Gain from no pain: Profile of Wolford College's nurse anesthetist program
In the late-1990s, Collier Anesthesia, a private medical group based in Naples, was struggling to find enough nurse anesthetists to serve a growing number of patients.
Hiring temporary agency staff proved too expensive. So Thomas Cook, the group’s president, got into the education business, partnering with Edward Morton, then CEO of Naples Community Hospital, and a nurse anesthetist named Norman Wolford.
The trio figured the best way to solve the labor problem was to help more people become certified registered nurse anesthetists (CRNAs) and launched a master’s-level training program in nurse anesthesia. Naming their program after Wolford, they affiliated with Florida Gulf Coast University, which had yet to create its own program. The school graduated its first class — 17 students — in 2005.
By that time, however, the program was bringing in more tuition dollars for FGCU than the university was spending on the program, says Lynda Waterhouse, then-executive director of Collier Anesthesia. One factor: Many of the students came to enroll in the program from outside Florida and paid higher, out-of-state tuition. Waterhouse said the program decided to part ways with the university, believing it “could give the students more value at a lesser cost by becoming independent.”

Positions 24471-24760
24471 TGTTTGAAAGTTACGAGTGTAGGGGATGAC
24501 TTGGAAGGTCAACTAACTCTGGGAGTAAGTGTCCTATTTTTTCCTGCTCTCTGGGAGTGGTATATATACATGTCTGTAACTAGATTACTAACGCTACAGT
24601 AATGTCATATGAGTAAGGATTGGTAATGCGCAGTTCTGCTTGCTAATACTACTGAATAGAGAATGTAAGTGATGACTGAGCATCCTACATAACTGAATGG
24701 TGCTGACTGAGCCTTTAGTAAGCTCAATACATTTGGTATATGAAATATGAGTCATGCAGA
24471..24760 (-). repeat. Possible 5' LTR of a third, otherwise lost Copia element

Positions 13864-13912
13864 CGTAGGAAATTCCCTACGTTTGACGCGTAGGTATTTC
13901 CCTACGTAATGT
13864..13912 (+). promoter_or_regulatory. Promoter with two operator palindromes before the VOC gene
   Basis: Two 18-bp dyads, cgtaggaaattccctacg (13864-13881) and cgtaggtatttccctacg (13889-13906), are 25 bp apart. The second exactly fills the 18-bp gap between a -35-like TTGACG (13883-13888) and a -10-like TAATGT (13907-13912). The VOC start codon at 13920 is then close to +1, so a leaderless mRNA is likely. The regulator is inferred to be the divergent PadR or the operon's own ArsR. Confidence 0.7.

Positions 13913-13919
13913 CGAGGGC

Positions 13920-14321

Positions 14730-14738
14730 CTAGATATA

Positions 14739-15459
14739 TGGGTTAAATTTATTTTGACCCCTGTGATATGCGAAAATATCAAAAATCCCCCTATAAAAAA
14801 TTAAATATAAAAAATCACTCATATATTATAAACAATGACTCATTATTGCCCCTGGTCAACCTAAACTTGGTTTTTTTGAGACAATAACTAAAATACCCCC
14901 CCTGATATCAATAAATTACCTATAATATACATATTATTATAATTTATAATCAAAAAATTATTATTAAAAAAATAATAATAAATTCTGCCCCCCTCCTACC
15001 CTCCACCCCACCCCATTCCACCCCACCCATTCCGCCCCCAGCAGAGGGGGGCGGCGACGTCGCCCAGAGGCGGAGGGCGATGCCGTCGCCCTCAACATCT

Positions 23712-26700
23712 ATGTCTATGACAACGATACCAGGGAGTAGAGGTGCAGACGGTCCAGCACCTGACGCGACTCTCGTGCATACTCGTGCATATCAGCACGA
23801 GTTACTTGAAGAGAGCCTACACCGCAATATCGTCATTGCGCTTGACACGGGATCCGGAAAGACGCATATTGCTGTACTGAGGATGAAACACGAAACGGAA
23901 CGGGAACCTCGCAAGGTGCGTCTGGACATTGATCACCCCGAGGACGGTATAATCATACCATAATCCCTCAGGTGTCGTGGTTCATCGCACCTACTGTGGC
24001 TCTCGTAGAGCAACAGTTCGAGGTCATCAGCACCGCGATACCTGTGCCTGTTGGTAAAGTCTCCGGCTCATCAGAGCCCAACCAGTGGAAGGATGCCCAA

Since then, Wolford has operated as a for-profit institution, owned by the same people who own Collier Anesthesia. Today, Wolford is the only single-purpose nurse anesthesia college in Florida and one of only two nationwide. (The other is in Tennessee.) Each year, Wolford graduates about 60 students who typically go onto pass a national certification exam to become CRNAs…
Want to read the whole article?
Select from the following options:
* offer valid for new subscribers only